JOSIE Saunders flew the family nest for the coastal city life earlier this year, to start university and a new chapter.
But three weeks into classes, she had packed up and was driving back home to Quirindi.
Like so many of her peers, Josie's studies were forced online during the COVID-19 crisis. And like so many uni students across the country, she moved back home to her family in the country when in-person classes were cut off.
Josie is now halfway through her first year of studying a double degree in law and social science at the University of Newcastle.
"I submitted my last assignment for this semester [on Friday] and that was just a huge relief, I did a big dance after I finished, it is a substantial workload," she said.
"It kept me so busy during coronavirus because everyone was going stir crazy, but I was still there swimming in all my readings and lectures."
Just as Josie was settling into her new lifestyle, she noticed things change rapidly.
"I'd just moved out of home and it was so exciting, I thought this was the start of a new journey and I was just easing into it and all of a sudden it was like 'no, you can't come to class anymore' and everyone's moving back home and I was like, this is crazy," she said.
Although she admits online learning has been harder than face-to-face classes, Josie has drawn on skills learnt at Quirindi High to pull through her first semester.
"When I was in Year 12, what I found helped me so much was the independence of being in the senior school, being organised, making sure you have a schedule and you have to keep yourself motivated," she said.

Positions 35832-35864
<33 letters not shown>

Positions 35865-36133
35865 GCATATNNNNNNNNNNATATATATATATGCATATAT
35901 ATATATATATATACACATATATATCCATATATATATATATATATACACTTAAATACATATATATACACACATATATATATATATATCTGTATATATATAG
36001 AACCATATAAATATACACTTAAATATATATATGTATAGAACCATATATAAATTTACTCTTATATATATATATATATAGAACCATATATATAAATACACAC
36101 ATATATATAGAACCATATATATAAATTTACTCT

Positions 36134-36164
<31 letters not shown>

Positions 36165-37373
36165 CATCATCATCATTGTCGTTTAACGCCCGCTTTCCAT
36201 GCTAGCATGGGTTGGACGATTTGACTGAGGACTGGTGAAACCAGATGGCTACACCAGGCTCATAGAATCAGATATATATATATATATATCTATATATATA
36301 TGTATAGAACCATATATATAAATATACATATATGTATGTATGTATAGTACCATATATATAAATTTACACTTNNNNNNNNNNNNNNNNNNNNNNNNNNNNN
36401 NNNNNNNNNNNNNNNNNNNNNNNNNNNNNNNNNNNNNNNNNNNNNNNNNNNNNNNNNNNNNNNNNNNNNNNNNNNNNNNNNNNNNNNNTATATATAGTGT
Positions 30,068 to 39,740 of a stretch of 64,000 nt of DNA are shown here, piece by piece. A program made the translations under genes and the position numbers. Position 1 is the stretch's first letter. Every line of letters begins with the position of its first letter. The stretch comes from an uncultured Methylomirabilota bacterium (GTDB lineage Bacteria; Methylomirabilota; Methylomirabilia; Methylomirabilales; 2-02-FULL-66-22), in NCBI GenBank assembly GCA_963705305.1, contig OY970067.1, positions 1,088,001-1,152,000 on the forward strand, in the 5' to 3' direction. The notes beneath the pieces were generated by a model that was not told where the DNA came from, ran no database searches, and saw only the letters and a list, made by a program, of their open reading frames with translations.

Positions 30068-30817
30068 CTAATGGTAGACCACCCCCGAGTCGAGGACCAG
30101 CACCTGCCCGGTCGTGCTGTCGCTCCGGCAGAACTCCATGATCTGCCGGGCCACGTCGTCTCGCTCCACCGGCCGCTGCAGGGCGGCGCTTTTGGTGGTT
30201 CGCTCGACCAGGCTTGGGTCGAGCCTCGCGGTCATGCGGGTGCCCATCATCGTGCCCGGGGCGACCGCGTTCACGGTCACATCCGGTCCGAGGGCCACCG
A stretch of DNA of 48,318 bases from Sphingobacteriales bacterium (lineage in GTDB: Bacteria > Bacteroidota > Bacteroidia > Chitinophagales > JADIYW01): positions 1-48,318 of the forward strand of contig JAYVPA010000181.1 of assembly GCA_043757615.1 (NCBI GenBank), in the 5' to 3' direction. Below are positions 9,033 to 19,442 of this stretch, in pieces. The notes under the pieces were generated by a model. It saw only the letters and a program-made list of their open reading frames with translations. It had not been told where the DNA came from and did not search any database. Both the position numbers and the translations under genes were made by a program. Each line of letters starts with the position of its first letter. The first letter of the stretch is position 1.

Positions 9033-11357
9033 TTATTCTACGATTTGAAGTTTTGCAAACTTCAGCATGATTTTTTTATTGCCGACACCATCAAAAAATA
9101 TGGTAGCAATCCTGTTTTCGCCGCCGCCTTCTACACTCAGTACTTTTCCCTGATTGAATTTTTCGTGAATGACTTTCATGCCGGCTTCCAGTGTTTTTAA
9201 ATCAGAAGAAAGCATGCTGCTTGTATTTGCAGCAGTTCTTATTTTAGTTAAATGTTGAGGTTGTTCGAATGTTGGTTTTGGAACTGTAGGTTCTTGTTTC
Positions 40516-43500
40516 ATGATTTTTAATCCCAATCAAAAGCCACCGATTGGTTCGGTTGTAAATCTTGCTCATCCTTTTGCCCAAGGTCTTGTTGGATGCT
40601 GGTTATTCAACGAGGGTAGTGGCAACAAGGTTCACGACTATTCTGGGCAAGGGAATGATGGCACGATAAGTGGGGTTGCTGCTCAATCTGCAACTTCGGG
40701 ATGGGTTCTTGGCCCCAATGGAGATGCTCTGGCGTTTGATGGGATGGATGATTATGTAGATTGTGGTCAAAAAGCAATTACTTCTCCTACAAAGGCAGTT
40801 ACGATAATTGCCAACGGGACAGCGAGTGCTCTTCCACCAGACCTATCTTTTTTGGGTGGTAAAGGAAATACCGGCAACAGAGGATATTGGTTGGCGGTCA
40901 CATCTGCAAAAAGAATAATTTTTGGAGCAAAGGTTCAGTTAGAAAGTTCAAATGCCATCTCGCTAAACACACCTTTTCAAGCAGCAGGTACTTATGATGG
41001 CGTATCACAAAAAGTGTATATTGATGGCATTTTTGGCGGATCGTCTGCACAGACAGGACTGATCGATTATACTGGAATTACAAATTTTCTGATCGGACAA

And other tools have come in handy too.
"It's been great with social media, I've been able to connect with a lot of the people I met in my first few weeks of classes but I would really like to make some more connections the second time around," she said.
"I had to do a group assignment and we had to do it on a Zoom call, and we just had to be understanding of people - like some people had bad internet connections and they'd be cutting out but we were all there for eachother."
The yo-yo year she's had thus far hasn't stopped her yearning to get back to Newcastle. Josie said she's excited for the uni atmosphere and the experiences that just can't be replicated on a screen.
"I am so excited to go back because in law, in first year, you visit the legal centre and you watch a fourth year law student take on a client and ... I literally just missed out," she said.
"I'm hoping that when uni goes back that can happen and I'll get that personal face-to-face interaction with clients."
Josie had a few little pointers for pupils at Quirindi High and beyond who are anxious about taking on exams and making plans in such uncertain times.
"I really take my hat off to this year's Year 12 ... my advice is keep working hard because this time will pass, and what you put in is what you get out despite the circumstances," she said.
Another Quirindi High graduate, Lilly Nicholls, found herself in the same boat.
Lilly had only spent a couple of weeks in the big smoke studying nursing at a university in Canberra, before she moved back home to Spring Ridge and logged in online.